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Human umbilical cord blood hematopoietic progenitor cells: are they the same as their adult bone marrow counterparts?

Authors
Type
Published Article
Journal
Blood cells
Publication Date
Volume
20
Issue
2-3
Identifiers
PMID: 7538343
Source
Medline
License
Unknown

Abstract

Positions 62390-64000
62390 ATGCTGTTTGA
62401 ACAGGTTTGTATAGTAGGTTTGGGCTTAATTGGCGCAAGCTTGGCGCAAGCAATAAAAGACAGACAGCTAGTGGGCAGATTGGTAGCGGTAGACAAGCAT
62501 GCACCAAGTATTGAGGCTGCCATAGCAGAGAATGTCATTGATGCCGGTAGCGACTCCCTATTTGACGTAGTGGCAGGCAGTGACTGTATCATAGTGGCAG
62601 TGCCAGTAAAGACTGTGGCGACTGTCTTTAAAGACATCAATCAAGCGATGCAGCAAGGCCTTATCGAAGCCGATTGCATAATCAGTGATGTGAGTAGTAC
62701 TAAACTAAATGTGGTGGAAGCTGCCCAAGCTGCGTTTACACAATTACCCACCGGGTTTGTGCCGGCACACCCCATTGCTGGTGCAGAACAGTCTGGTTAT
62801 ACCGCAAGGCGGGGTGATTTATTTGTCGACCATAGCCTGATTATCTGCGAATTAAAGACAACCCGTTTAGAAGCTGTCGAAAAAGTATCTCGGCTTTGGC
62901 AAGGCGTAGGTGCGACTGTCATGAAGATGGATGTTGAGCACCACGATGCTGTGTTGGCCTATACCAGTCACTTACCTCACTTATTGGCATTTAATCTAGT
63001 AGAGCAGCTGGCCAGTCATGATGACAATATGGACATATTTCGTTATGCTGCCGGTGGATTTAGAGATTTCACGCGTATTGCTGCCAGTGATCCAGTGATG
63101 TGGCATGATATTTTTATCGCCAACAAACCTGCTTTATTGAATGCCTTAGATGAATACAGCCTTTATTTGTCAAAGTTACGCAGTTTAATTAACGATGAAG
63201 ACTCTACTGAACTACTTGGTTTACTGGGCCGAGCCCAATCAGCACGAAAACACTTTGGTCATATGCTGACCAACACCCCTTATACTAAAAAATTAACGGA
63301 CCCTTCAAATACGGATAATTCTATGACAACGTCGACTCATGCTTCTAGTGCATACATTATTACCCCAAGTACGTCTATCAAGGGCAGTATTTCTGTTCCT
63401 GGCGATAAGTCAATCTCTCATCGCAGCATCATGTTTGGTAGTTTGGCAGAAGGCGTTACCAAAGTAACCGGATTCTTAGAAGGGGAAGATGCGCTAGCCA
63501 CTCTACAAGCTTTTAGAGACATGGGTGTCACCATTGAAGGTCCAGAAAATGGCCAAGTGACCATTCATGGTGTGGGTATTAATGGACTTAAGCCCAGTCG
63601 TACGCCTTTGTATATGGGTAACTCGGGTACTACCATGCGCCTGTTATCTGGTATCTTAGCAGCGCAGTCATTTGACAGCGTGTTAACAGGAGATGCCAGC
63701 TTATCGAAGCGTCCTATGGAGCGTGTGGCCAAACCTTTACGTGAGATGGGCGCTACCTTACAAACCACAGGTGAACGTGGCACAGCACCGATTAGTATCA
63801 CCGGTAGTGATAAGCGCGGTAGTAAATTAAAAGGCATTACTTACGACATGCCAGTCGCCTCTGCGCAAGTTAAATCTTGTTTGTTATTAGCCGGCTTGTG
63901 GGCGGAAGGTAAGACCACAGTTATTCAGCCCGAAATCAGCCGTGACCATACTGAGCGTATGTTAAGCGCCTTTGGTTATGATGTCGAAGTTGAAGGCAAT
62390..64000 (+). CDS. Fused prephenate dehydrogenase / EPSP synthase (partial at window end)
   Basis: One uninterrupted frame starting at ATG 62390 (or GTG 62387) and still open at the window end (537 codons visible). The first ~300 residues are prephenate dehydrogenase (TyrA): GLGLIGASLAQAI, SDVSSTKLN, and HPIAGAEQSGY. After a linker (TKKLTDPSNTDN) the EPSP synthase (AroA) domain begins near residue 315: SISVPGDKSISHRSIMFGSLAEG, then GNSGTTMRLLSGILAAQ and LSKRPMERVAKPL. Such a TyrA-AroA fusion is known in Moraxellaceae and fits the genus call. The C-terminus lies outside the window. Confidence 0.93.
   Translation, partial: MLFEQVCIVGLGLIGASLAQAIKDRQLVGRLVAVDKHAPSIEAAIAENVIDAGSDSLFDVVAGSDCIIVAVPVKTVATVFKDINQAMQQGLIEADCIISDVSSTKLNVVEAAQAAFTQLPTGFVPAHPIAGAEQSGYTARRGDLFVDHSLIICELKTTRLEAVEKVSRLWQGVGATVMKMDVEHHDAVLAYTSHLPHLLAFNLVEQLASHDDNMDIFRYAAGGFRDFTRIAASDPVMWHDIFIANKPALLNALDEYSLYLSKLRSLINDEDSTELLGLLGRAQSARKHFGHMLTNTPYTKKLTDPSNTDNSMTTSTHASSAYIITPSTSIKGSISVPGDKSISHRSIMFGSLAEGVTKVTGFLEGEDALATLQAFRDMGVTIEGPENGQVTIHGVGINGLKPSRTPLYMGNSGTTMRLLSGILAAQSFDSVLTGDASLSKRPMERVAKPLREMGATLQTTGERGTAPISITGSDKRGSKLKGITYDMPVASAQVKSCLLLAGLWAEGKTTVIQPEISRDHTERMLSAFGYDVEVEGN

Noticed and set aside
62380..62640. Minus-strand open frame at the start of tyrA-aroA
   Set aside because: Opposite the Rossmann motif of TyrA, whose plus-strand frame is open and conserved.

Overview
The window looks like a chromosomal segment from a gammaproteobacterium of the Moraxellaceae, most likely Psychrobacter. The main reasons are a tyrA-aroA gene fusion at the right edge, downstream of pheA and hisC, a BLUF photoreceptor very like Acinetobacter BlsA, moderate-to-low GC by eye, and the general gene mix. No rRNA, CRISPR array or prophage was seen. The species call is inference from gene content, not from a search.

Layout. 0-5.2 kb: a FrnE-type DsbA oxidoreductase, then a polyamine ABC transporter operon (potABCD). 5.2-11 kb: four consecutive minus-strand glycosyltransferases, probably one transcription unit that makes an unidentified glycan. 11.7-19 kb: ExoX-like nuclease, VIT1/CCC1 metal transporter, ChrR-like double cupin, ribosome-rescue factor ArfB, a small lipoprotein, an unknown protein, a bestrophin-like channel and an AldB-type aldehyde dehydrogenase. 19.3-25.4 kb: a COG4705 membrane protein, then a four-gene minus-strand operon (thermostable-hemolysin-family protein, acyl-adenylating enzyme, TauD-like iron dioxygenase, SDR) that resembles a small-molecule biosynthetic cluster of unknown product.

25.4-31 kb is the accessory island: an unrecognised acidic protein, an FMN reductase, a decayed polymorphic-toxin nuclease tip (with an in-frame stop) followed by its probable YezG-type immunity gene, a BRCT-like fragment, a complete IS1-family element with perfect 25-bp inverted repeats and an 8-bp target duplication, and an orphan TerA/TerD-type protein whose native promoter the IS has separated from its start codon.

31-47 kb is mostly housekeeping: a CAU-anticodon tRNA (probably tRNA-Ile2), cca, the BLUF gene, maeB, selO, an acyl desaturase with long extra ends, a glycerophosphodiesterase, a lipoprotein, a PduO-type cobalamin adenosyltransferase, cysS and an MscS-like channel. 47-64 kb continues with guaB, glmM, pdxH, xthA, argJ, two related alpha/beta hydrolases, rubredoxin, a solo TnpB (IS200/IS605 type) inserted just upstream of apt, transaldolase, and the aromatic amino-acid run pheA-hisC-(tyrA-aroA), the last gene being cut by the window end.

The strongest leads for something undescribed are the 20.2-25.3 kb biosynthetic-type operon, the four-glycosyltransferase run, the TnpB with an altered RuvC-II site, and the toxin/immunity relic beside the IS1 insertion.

In an attempt to expand the hematopoietic progenitor cell (HPC) content of a single collection of umbilical cord blood (CB), we investigated the ex vivo proliferative potential of CB CD34+ cells and the rate of exit of these cells from G0/G1 phases of cell cycle in response to different cytokine combinations. Initial experiments in which phenotypically defined populations of CB and adult bone marrow (BM) CD34+ cells were examined for their HPC content revealed that, contrary to BM, CB CD34+ human leukocyte A (HLA)-DR+ cells appeared to contain the majority of primitive HPC. In cultures of BM CD34+ HLA-DR+ cells incubated with stem cell factor (SCF)+interleukin-3 (IL-3), CD34+ cells increased five-fold over 5 days, while CD34+ cells from CB CD34+ HLA-DR+ cultures increased 11-fold under these same conditions, illustrating an enhanced proliferative potential of CB CD34+ HLA-DR+ cells vs. similar cells from adult BM. Furthermore, a 6.2-fold increase in the number of CB CD34+ still residing in G0/G1 was observed on day 5 in cultures supplemented with SCF and IL-3, suggesting the generation of large numbers of primitive HPC in vitro. The effect of SCF on the exit of CB and BM CD34+ HLA-DR+ cells from G0/G1 was then examined. Following 36- to 48-hour exposure to SCF, 45% of quiescent CB cells exited G0/G1 in contrast to only 13% of quiescent BM cells. In serum-free media supplemented with either SCF or IL-3 alone, CB CD34+ HLA-DR+ cells did not exit G0/G1 phases of cell cycle as rapidly as when CB plasma was present, unless SCF and IL-3 were added simultaneously. Collectively, these results suggest that CB CD34+ cells are more responsive to cytokine stimulation, especially SCF, and may represent more suitable candidates for ex vivo expansion of HPC than BM cells. Furthermore, these data illustrate potentially important biologic differences between the HPC content of subpopulations of BM and CB cells, and the response of these subpopulations to cytokine stimulation.

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